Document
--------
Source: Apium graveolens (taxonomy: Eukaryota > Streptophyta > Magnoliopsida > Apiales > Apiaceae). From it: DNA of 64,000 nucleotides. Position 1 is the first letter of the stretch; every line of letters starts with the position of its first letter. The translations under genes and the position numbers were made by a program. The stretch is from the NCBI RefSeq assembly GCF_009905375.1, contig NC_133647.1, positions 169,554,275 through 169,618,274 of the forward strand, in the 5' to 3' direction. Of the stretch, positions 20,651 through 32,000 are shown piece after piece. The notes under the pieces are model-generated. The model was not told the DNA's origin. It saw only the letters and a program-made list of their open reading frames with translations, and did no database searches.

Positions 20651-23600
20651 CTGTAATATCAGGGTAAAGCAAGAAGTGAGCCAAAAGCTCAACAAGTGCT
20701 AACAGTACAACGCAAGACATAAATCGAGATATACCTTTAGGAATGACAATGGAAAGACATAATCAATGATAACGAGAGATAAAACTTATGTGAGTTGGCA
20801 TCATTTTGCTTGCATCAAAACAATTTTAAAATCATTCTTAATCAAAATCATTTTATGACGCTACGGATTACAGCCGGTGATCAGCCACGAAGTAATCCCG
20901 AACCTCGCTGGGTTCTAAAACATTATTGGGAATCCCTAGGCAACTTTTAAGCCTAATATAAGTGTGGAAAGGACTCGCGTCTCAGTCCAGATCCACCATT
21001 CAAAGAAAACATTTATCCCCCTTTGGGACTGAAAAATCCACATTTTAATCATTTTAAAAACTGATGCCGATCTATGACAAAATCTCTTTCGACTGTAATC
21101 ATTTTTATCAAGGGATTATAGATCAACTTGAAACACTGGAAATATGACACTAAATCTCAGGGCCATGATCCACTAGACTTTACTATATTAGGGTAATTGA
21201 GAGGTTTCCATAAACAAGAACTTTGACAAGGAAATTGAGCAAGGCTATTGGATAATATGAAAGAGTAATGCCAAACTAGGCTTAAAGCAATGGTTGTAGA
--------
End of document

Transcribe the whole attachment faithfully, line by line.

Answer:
Source: Apium graveolens (taxonomy: Eukaryota > Streptophyta > Magnoliopsida > Apiales > Apiaceae). From it: DNA of 64,000 nucleotides. Position 1 is the first letter of the stretch; every line of letters starts with the position of its first letter. The translations under genes and the position numbers were made by a program. The stretch is from the NCBI RefSeq assembly GCF_009905375.1, contig NC_133647.1, positions 169,554,275 through 169,618,274 of the forward strand, in the 5' to 3' direction. Of the stretch, positions 20,651 through 32,000 are shown piece after piece. The notes under the pieces are model-generated. The model was not told the DNA's origin. It saw only the letters and a program-made list of their open reading frames with translations, and did no database searches.

Positions 20651-23600
20651 CTGTAATATCAGGGTAAAGCAAGAAGTGAGCCAAAAGCTCAACAAGTGCT
20701 AACAGTACAACGCAAGACATAAATCGAGATATACCTTTAGGAATGACAATGGAAAGACATAATCAATGATAACGAGAGATAAAACTTATGTGAGTTGGCA
20801 TCATTTTGCTTGCATCAAAACAATTTTAAAATCATTCTTAATCAAAATCATTTTATGACGCTACGGATTACAGCCGGTGATCAGCCACGAAGTAATCCCG
20901 AACCTCGCTGGGTTCTAAAACATTATTGGGAATCCCTAGGCAACTTTTAAGCCTAATATAAGTGTGGAAAGGACTCGCGTCTCAGTCCAGATCCACCATT
21001 CAAAGAAAACATTTATCCCCCTTTGGGACTGAAAAATCCACATTTTAATCATTTTAAAAACTGATGCCGATCTATGACAAAATCTCTTTCGACTGTAATC
21101 ATTTTTATCAAGGGATTATAGATCAACTTGAAACACTGGAAATATGACACTAAATCTCAGGGCCATGATCCACTAGACTTTACTATATTAGGGTAATTGA
21201 GAGGTTTCCATAAACAAGAACTTTGACAAGGAAATTGAGCAAGGCTATTGGATAATATGAAAGAGTAATGCCAAACTAGGCTTAAAGCAATGGTTGTAGA